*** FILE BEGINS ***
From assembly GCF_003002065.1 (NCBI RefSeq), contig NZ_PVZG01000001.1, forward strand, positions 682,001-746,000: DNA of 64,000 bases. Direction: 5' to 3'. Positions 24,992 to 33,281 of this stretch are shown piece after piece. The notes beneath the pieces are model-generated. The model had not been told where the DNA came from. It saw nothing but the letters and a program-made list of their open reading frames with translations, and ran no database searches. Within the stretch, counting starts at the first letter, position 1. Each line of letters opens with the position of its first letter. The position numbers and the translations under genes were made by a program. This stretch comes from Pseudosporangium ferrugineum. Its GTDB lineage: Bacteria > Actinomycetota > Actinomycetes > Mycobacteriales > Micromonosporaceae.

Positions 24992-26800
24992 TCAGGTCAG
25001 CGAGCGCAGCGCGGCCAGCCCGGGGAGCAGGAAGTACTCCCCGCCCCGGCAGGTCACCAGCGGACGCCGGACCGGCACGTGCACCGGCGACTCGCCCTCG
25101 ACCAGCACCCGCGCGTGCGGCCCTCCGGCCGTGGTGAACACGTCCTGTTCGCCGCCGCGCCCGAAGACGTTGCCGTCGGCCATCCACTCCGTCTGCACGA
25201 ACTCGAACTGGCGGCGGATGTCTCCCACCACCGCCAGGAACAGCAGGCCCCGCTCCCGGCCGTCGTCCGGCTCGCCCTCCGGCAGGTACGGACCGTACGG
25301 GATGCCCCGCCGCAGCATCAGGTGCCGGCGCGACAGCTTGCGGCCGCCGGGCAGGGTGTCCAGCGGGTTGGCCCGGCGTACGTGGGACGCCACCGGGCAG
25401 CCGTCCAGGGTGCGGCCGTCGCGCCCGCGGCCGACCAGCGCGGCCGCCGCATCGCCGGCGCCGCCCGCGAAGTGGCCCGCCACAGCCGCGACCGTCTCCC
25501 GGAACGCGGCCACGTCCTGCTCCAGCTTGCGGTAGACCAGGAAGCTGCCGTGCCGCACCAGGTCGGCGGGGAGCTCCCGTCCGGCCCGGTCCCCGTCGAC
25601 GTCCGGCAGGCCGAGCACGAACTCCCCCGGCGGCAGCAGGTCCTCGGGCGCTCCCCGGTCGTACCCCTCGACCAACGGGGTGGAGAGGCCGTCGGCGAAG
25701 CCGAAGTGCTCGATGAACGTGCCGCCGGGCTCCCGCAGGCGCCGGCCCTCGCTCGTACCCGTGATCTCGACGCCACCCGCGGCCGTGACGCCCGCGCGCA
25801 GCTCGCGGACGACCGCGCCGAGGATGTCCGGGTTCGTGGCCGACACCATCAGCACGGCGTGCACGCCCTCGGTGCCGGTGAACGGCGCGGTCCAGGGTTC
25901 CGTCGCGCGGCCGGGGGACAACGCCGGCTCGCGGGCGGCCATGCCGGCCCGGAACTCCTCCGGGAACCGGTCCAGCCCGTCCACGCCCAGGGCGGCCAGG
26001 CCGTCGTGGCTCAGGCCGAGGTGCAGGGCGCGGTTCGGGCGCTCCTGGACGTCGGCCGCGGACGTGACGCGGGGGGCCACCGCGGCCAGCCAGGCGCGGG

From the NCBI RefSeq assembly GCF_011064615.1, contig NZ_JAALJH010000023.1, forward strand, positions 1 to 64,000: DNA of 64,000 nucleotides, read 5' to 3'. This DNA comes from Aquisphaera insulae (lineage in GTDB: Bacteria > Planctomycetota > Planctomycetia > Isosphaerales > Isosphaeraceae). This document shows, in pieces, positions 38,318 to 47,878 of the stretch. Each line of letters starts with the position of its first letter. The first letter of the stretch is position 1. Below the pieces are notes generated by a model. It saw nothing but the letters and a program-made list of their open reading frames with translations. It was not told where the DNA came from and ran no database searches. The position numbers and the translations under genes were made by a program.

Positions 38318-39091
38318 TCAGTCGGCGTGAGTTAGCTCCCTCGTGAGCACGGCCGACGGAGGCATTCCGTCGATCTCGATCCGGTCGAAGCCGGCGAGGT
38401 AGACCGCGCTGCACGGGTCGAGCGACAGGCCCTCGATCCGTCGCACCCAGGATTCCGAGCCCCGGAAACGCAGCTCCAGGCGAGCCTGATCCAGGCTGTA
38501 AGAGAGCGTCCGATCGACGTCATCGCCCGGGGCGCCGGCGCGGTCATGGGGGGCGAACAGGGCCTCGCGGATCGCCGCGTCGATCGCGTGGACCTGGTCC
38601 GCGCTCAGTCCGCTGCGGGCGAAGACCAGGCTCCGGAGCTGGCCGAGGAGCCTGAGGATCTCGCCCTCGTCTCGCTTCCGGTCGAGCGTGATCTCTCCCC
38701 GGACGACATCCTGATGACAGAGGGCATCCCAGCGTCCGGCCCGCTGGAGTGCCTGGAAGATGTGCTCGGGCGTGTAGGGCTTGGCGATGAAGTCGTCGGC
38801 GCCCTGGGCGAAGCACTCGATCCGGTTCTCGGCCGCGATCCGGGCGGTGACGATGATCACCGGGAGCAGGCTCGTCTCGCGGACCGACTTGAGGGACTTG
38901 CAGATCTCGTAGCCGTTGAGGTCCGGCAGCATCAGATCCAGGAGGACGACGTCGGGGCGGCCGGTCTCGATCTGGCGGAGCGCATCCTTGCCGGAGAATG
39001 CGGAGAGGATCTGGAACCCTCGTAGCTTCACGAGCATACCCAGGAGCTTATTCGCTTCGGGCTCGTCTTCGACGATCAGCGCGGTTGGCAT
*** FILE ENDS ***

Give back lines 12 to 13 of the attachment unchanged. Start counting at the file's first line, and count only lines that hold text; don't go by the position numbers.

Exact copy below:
25801 GCTCGCGGACGACCGCGCCGAGGATGTCCGGGTTCGTGGCCGACACCATCAGCACGGCGTGCACGCCCTCGGTGCCGGTGAACGGCGCGGTCCAGGGTTC
25901 CGTCGCGCGGCCGGGGGACAACGCCGGCTCGCGGGCGGCCATGCCGGCCCGGAACTCCTCCGGGAACCGGTCCAGCCCGTCCACGCCCAGGGCGGCCAGG